Correct GDTF attributes (listing of attributes with extended description and the GDTF Spec provided attribute definition) are used to describe the functions of the devices. This includes attribute selection for device functions like Strobing, Shutter or Colors, requiring good acquaintance with the GDTF Specification and GDTF Service is demonstrating fairly good grasp of the concept.

Channel sets are basic, mostly as provided by the Auto-fill functions of the GDTF Builder, and offer sufficient information for controlling and visualization.

GDTF Builder itself could provide more defaults for channel sets of wider range of channel functions (for example Zoom, Focus, Shutters and so on), GDTF files creators would have easier job and files would be more standardized.

Gobo and color wheel channel set definitions do link channel sets to the respective wheel slots, while at this time omitting details about physical indexing of wheel slots. Some wheel related channel functions seem to be linked to wrong wheels.

DMX Macro section is completely empty and providing at least Lamp ON/OFF commands would be useful.

Our verdict

Files provided by GDTF Service offer a good start in the GDTF journey for lighting manufacturers who do not want to create the files by themselves.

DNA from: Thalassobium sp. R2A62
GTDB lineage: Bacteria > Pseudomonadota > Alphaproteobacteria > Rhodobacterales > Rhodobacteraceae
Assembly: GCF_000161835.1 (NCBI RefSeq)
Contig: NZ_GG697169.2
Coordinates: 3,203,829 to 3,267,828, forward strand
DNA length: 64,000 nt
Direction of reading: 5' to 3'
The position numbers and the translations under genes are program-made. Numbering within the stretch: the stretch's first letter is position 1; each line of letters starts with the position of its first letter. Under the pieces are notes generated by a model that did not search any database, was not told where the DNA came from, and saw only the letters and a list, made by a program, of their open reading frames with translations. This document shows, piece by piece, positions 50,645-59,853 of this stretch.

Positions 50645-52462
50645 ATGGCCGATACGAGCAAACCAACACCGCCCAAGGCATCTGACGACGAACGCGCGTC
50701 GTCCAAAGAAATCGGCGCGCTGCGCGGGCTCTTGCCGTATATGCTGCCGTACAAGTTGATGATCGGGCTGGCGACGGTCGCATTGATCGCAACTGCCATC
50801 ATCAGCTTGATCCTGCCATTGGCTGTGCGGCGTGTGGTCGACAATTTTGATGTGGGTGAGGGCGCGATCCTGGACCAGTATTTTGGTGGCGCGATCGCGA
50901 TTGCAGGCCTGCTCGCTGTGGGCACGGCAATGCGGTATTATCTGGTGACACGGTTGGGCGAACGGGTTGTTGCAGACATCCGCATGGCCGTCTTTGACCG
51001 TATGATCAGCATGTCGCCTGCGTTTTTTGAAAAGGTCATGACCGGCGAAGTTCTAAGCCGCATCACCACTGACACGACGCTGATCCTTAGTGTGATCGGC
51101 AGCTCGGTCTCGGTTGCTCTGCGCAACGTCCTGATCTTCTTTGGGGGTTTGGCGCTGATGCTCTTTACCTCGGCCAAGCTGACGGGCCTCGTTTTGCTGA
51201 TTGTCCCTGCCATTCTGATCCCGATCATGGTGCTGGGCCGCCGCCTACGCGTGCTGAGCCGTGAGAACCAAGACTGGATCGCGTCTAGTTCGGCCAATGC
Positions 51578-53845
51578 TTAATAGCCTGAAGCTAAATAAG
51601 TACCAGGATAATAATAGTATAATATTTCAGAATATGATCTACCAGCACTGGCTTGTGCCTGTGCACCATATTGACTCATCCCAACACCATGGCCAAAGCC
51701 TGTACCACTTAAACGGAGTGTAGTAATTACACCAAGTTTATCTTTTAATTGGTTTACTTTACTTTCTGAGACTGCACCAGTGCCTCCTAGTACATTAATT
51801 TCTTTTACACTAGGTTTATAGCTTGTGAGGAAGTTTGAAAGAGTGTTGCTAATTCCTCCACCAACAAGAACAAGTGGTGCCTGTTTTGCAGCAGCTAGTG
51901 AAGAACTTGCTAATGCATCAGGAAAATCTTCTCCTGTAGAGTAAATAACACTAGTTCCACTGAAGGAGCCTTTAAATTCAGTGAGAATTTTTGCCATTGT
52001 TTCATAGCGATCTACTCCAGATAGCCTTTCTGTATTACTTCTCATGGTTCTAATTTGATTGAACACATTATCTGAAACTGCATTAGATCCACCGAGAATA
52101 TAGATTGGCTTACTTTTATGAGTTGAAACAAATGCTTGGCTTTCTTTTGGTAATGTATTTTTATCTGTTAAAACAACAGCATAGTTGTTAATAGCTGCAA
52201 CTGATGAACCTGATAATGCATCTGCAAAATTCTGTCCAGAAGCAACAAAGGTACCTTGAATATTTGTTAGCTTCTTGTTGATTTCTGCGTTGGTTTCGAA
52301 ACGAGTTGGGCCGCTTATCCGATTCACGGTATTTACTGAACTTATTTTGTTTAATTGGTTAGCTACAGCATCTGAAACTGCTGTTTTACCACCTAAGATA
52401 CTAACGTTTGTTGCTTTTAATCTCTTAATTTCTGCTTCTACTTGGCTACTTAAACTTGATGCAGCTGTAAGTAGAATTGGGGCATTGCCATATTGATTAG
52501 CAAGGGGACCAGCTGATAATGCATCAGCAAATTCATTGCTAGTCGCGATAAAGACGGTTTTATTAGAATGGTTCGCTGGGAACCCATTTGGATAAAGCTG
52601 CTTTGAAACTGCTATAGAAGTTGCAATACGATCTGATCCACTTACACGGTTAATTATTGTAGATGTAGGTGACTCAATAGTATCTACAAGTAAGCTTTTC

Some small amount of incorrect data was found but not to be a show breaker. Most likely the GDTF Service is checking and testing their data, yet either GDTF Service or the lighting manufacturer should do some (more) testing of these files in real consoles like Chamsys or gMA3 to discover and eliminate the occasional issues as found here. This is important especially when the service is looking to be providing more GDTF files on commercial bases. Over time these small issues will hopefully not be present anymore.

Files used for this review

Six files were analyzed during this testing. Tree of those files are listed and archived below. For show purposes make sure not to download GDTF files from here but always check the GDTF Share for latest versions.

  • MegaLite Framebot 600 (GDTF Bench ) archived here

  • Strand Acclaim LED Fresnel (GDTF Bench ) archived here

  • Vari-Lite VL2600 Wash (GDTF Bench ) archived here

Updated versions of the files

Since publishing of this article GDTF Service has updated (only) one of the three files archived above. Here are links to latest versions of the three files in the GDTF Share, should they be updated in the future:

  • MegaLite Framebot 600 (GDTF Bench ) 

  • Strand Acclaim LED Fresnel (GDTF Bench ) 

  • Vari-Lite VL2600 Wash (GDTF Bench )